Whether you’re expecting your first child or have already navigated pregnancy and childbirth several times, one thing is certain: No two pregnancies are exactly the same. Many factors, including but not limited to your age, current state of health, diet and quality of care can significantly affect you and your baby throughout approximately nine months of prenatal care, and also during labor and delivery at a Delaware medical facility.
In fact, receiving high-quality prenatal care is a key factor toward good health and safety during pregnancy. There are numerous maternal conditions — that is, health conditions that affect you, the mother, that can place you or your infant at high risk for injury or illness. Your obstetrician or midwife can recognize certain symptoms that warrant closer monitoring and, if needed, swift action to help keep you and your baby safe. If a problem arises, a strong support network is definitely needed.
Were you diagnosed before pregnancy?
Many times, a woman already knows she has a pre-existing health condition that may adversely affect her or her child during pregnancy. If you have high blood pressure, for instance, or diabetes, your doctor will want to provide special instructions and closely monitored care to keep your condition at a manageable level and to avoid potential danger during pregnancy and childbirth.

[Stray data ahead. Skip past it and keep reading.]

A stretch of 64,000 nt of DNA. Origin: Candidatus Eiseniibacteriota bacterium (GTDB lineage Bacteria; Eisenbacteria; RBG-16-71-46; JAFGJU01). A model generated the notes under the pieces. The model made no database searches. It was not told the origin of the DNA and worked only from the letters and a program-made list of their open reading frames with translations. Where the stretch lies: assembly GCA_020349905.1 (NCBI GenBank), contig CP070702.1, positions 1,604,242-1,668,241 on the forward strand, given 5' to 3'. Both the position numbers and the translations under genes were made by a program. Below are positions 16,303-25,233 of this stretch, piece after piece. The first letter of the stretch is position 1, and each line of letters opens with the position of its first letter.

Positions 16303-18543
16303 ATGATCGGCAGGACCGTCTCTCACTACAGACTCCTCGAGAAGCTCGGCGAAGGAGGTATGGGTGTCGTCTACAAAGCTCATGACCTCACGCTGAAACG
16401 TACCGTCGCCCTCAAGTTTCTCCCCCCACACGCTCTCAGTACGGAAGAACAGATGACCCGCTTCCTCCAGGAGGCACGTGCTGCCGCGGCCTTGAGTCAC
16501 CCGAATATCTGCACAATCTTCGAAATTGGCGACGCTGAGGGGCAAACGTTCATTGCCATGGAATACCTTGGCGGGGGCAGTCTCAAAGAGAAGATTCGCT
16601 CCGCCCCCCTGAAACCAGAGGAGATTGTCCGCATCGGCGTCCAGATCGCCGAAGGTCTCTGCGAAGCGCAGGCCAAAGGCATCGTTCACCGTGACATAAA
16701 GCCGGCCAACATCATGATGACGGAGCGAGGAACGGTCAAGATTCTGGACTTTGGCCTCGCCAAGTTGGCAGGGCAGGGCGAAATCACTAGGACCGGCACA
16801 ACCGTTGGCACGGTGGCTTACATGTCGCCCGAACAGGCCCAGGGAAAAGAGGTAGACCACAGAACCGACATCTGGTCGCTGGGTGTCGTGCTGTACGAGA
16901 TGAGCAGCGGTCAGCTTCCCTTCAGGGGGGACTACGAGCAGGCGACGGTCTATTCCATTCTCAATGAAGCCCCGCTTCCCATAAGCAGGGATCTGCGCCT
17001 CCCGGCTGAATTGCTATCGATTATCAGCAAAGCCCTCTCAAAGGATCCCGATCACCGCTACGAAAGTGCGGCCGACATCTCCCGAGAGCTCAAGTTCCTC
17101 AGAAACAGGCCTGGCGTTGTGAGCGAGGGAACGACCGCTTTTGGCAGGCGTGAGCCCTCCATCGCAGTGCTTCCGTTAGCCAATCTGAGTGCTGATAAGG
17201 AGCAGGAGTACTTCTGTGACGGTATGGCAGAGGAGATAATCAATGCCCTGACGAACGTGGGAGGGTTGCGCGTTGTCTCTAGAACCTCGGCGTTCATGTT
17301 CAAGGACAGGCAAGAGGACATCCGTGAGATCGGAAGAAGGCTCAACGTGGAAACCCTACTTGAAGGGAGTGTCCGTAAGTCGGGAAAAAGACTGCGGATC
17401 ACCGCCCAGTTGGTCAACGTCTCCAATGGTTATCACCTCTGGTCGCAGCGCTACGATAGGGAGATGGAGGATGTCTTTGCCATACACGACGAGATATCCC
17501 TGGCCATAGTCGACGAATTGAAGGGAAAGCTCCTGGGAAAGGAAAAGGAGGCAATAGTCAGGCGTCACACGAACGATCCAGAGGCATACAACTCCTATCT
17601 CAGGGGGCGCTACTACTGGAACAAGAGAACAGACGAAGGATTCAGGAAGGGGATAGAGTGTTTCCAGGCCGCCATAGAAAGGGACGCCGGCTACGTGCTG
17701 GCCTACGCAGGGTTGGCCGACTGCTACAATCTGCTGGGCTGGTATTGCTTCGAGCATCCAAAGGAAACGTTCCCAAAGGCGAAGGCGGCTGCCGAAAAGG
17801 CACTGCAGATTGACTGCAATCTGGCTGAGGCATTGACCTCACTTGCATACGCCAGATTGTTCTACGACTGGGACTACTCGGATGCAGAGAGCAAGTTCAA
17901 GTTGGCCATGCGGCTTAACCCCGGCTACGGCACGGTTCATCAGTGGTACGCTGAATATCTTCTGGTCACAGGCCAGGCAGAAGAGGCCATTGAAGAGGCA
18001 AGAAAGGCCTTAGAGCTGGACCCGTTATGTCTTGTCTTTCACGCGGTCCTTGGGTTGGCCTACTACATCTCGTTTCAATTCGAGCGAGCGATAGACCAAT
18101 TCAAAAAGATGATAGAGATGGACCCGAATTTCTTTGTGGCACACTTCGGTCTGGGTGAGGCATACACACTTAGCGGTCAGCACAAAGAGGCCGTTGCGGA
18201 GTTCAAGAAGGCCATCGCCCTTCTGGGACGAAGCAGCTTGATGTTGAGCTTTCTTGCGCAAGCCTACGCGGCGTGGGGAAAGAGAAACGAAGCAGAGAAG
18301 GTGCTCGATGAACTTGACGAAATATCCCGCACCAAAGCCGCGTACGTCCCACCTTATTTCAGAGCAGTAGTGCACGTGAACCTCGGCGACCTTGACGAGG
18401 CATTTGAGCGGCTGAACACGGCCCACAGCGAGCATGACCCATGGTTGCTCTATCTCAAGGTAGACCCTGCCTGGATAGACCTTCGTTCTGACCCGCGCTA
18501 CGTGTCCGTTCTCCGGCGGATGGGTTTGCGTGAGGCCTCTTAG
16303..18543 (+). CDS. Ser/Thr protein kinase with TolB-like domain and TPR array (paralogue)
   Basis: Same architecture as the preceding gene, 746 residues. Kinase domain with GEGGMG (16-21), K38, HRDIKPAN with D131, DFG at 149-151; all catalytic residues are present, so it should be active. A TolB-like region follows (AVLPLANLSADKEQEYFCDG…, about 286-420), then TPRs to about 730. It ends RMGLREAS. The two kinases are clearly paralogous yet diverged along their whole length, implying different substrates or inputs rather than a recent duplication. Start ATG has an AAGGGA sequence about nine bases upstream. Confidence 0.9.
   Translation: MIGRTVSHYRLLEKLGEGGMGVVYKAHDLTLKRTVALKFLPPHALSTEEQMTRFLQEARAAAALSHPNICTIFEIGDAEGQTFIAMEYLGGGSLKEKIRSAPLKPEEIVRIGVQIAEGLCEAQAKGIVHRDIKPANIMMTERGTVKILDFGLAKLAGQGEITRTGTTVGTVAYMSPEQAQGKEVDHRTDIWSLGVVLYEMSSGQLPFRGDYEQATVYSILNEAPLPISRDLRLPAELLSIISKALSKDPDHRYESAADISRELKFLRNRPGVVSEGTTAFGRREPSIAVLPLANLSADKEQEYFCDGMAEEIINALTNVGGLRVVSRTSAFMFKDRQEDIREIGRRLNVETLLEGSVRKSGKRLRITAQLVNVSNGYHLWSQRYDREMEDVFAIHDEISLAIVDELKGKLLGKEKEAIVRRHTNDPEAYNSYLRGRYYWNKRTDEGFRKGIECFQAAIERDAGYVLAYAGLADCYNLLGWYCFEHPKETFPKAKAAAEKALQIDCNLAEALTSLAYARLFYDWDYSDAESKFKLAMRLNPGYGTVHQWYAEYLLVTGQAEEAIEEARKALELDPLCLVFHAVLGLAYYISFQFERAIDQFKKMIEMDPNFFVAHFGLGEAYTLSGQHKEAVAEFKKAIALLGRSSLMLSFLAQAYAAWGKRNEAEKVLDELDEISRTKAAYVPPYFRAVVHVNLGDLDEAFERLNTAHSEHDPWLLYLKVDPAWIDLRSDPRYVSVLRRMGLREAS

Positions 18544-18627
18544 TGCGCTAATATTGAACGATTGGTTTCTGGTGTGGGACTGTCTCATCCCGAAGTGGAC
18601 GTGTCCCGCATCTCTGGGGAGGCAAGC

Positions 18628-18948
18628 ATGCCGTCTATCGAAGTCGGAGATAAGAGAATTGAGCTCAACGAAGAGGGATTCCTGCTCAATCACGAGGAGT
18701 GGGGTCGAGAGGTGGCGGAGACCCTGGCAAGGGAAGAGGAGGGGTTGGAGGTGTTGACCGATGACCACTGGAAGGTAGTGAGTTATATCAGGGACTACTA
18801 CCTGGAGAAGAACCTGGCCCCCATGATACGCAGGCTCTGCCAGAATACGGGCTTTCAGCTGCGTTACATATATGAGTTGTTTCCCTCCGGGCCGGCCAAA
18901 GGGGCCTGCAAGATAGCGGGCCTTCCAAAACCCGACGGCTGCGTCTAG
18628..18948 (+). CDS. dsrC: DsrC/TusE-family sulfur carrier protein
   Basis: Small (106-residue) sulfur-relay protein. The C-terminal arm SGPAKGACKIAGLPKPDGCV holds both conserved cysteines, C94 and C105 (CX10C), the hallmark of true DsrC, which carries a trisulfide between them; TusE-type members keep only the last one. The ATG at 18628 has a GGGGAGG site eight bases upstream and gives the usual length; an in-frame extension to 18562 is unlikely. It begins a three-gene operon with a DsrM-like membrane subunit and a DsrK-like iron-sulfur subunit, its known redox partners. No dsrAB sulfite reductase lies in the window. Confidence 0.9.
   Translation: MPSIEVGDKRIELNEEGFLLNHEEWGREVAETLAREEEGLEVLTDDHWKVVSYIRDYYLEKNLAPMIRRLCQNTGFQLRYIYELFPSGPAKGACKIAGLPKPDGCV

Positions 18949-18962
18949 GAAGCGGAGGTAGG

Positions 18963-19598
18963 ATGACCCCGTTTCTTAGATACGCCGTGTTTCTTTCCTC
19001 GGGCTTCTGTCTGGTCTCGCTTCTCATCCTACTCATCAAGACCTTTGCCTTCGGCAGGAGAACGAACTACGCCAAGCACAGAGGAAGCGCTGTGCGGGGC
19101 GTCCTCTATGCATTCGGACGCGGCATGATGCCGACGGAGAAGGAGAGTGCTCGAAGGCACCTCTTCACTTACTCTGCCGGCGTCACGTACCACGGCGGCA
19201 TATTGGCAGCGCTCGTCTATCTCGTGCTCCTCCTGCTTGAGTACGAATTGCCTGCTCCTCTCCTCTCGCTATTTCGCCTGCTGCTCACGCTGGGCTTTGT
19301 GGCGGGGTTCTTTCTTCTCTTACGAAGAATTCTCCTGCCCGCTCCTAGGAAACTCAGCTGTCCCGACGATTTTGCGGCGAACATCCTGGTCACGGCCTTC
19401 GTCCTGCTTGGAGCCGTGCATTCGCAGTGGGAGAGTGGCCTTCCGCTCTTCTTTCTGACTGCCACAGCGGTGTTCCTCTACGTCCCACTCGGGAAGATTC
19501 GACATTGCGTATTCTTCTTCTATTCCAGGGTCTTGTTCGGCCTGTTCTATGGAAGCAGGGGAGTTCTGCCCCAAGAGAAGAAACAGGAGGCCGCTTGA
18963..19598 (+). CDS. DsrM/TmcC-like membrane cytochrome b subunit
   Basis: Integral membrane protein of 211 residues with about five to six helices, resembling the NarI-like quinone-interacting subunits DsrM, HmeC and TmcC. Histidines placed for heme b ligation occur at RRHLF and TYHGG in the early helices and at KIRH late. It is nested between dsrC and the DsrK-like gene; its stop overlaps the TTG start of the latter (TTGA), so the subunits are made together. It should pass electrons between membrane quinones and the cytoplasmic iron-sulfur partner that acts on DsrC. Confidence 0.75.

How old are you?
You might be one of many women who do not like to discuss their age; however, it’s necessary concerning pregnancy. If you’re age 35 or older, your medical team automatically considers you at risk for adverse pregnancy or birth-related conditions. Two of the most common problems for women in this group include high blood pressure and pre-eclampsia, which is a potentially life-threatening condition for mother and child.
Other high-risk maternal health factors
Perhaps, you’ve struggled to maintain a healthy weight in your adult life. Obesity can cause pregnancy and birth complications. This is mostly because being overweight places you at high risk for diabetes, high blood pressure and stillbirth. Your obstetrician or midwife can advise you how to keep yourself and your baby as healthy and safe as possible during pregnancy, labor and delivery.
Substandard care can lead to serious injuries
It’s definitely your responsibility to seek proper medical care during pregnancy. However, your doctor or midwife have an obligation to inform you of known injury risks and to provide observation, care and treatment as needed to help overcome any complications that arise. Sadly, many mothers and infants suffer pregnancy or birth-related injuries because of medical negligence.
Delaware law allows parents to seek financial recovery for their losses when a preventable injury or illness occurs because a medical team member failed in his or her fiduciary duty to keep a mom or baby safe.